Here’s what’s happening in my neighborhood.
By Angela Johnson, Vancouver, Canada:
June was another banner month – in a long series of banners months – for housing in Vancouver, with the most sales for any June on record. The MLS Home Price Index benchmark price for all residential properties in the Metro Vancouver market soared 32.1% year-over-year to C$917,800, the Real Estate Board of Greater Vancouver reported today. The benchmark price for apartments jumped 25.3% to C$501,100. The benchmark price for detached houses skyrocketed 38.7% to C$1.56 million.
Another day, another real estate-related headline. Whether chronicling the outcry of frustration and angst felt by locals left out of the Vancouver house-trading frenzy or the shenanigans of unscrupulous realtors, the housing issue is constantly at the forefront.
From shadow-flipping, unoccupied homes acting as bolt holes or safes for ill gotten cash, to unpopular land-assembly deals, we hear opinions, anecdotes, and reports on every side. If you can forget about housing, or if you’re lucky or smart enough to join the ranks of euphoric profit-takers, Vancouver is a very enjoyable place. But you’re not likely to forget about housing without blinders on or without a sustained effort.
Every other day, our mailbox holds a flyer or two, like these. Note the hundreds, not tens, of thousands of dollars over asking price. Also “Sold in x days” where x is less than 7:
Priced out renters may find the tag line in the ad above ironic.
More irony in the ad below. This company has only existed for 6 months. What does it mean when they say their active listings have a high return? Is something lost in translation. Or is everyone expected to flip these properties? Also note at the top the line, “Immigrant Service by licensed elite teams,” addressed to Chinese buyers:
And here’s another one from my mailbox…
In the current real estate landscape, offering without conditions is the modus operandi. Bidding wars are the norm. Home inspections take time and that’s a luxury buyers don’t have. Until curtailed by the province just this week, realtors enjoyed dual agency, acting for both buyer and seller in this game. Shadow flipping was also addressed. And Mayor Gregor Robertson “will aggressively advocate” for measures he believes will “help create a level playing field in the Vancouver housing market.”
Are these recent developments on the scene more than lip service by the powers that be who profit from the status quo? We’ll find out.
When Will Dunning of Mortgage Professionals Canada was asked, his unequivocal reply was that “housing bubbles do not exist in Canada”. (This calls Upton Sinclair to mind: “It is difficult to get a man to understand something, when his salary depends on his not understanding it.”)
“There’s no evidence of housing bubble,” says the report from the Mortgage Professionals. “Price growth in Canada, even in Vancouver and Toronto, is still consistent with the economic fundamental of interest rates and affordability.”
Housing bears enjoyed snark and sarcasm at “Vancouver Price Drop” blog until it was abandoned two years ago. In 2016, bears are in hibernation, and a blog titled “Vancouver Price Jump” seems more appropriate. According to the Real Estate Board, the average price of a single-family detached home in the Greater Vancouver area has increased as much in the past five months as it did from 1981 to 2005.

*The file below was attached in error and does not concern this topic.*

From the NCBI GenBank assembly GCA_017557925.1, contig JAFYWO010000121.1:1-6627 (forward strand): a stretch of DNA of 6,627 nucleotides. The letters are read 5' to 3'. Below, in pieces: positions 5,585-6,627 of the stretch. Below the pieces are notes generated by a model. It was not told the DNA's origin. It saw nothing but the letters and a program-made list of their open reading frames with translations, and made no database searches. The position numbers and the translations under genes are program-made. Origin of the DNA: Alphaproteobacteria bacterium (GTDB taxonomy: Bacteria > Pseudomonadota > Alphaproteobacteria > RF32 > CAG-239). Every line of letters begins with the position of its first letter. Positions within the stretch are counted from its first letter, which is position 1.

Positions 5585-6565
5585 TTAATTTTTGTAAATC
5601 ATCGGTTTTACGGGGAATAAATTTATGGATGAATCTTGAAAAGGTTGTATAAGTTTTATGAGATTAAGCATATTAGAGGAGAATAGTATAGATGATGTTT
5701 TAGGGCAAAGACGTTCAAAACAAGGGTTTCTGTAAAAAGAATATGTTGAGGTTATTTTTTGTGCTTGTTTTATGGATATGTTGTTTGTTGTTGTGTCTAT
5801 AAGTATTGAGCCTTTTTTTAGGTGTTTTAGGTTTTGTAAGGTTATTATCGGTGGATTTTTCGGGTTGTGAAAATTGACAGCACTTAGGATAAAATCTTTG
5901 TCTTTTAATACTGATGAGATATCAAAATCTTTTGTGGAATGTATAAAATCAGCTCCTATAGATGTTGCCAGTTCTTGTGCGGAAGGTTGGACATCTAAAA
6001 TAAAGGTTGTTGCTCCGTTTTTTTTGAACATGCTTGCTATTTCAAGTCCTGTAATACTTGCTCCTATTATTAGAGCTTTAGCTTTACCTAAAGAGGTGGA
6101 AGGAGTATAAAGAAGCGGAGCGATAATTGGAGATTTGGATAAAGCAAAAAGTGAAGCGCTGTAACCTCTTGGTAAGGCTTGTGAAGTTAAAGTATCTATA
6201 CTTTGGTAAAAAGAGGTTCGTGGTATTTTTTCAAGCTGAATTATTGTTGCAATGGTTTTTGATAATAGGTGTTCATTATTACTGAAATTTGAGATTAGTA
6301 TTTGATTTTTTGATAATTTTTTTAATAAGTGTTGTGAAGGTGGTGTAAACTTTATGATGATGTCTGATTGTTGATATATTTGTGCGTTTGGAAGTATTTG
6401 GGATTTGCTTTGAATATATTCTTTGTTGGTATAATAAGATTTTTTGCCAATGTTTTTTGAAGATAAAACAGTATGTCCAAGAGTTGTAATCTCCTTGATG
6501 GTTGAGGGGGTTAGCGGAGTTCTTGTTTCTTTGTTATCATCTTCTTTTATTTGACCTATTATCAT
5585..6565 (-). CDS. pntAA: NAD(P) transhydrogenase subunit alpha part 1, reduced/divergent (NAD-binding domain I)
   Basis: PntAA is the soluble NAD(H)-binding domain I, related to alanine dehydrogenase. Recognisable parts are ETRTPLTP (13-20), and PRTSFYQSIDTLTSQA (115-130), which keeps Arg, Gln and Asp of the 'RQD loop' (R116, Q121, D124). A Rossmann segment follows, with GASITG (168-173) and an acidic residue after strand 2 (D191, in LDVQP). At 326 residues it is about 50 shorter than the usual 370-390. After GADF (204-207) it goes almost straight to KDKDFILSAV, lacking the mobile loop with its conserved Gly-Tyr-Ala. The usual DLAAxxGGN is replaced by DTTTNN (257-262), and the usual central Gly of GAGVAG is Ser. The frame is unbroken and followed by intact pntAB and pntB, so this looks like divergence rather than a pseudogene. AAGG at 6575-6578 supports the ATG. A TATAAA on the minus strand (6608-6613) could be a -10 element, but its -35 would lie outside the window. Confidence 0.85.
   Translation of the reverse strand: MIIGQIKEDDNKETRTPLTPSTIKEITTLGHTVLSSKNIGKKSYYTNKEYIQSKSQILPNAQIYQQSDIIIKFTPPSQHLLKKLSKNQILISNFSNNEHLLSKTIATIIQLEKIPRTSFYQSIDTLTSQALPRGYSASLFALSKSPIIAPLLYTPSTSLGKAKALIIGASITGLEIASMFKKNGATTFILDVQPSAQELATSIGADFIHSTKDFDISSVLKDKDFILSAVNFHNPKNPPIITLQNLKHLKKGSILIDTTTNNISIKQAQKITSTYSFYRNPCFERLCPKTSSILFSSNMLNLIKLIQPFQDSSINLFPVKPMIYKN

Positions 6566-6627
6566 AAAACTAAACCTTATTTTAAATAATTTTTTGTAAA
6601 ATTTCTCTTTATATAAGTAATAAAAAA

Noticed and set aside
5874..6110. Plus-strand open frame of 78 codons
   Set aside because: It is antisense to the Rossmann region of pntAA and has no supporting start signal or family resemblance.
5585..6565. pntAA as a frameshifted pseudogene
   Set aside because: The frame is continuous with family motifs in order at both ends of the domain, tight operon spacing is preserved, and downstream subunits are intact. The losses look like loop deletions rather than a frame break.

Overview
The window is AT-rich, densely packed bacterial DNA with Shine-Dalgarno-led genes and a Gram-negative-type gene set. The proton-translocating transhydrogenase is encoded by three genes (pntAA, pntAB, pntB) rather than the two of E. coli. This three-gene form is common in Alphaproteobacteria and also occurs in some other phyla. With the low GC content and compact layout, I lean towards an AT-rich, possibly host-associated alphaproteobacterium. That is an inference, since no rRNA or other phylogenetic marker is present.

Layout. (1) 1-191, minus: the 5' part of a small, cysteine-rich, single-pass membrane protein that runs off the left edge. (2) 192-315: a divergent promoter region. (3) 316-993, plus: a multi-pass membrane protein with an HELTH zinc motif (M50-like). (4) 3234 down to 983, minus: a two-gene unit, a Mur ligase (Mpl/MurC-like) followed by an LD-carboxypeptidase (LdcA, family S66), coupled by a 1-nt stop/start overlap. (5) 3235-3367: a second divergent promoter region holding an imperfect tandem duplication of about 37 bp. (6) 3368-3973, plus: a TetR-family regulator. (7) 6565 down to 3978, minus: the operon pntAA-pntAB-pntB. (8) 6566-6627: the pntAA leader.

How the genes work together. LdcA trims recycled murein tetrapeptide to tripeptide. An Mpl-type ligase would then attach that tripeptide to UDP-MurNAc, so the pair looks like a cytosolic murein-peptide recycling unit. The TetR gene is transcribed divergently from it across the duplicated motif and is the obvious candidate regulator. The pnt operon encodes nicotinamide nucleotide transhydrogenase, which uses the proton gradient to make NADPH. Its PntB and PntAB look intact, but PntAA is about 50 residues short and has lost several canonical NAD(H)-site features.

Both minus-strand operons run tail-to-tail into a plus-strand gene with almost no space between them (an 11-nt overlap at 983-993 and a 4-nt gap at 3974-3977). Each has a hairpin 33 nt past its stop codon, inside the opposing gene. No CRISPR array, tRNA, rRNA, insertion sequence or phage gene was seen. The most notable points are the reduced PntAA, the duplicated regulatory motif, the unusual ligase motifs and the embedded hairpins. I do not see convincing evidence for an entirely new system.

Let’s get personal now. My own East side neighborhood was settled last century largely by a stream of Italian, Greek, Vietnamese, and Hong Kong immigrants, who now are mostly of retirement age and keep busy with bocce ball games or mornings of mah jong. While not stunningly beautiful like many West side areas, Hastings-Sunrise is a pleasant place to be. A typical resident on my street is in his late seventies, an Italian retired from a blue collar job. He purchased his family home in the late 1960s for around C$20,000.
Consider this 2016 RE sample, on 2816 East 4th:
In early April, 2816 East 4th Ave. fetched C$1.168 million. This “Vancouver Special” (a ubiquitous type of house) was built last year and boasts seven bedrooms and four bathrooms, with a gorgeous mountain view. Oh, and the springtime cherry blossoms on this street are very appealing. In case you missed it, seven bedrooms means a main three bedroom suite with two mortgage-helper suites for you to act as part-time landlord.
Fast forward three months to today, and this gem on 1515 Renfrew St. is ripe for tearing down. It is only a few blocks away from the above Vancouver Special, close to the busy intersection of 1st Ave. and Renfrew. Will anyone actually live in the existing 73-year-old drab, box-like house with two bedrooms, one bath? Listed for C$1,188,000? Unlikely:
But C$1.188 million is only the listing price. How quickly it sells and at what price remains to be seen. Three weeks on the market already is not encouraging.
It feels like an eerie echo of a certain Dutch phenomenon involving tulip bulbs. Still, we won’t hear any calls of a top until the last capitulated bear passes his real estate licensing exam to finally get in the game. By Angela Johnson, Vancouver, Canada.
Some cities are ahead of Vancouver. In Manhattan, sales of apartments in the second quarter dropped 10% year over year, to the lowest since crisis-year 2009. And in a new twist, and until recently a bastion of strength: sales of “lower priced” apartments – that sold for less than $1 million – plunged 20%. Read… It Gets Real: Manhattan Apartment Sales Plunge
Enjoy reading WOLF STREET and want to support it? Using ad blockers – I totally get why – but want to support the site? You can donate. I appreciate it immensely. Click on the beer and iced-tea mug to find out how:
Would you like to be notified via email when WOLF STREET publishes a new article? Sign up here.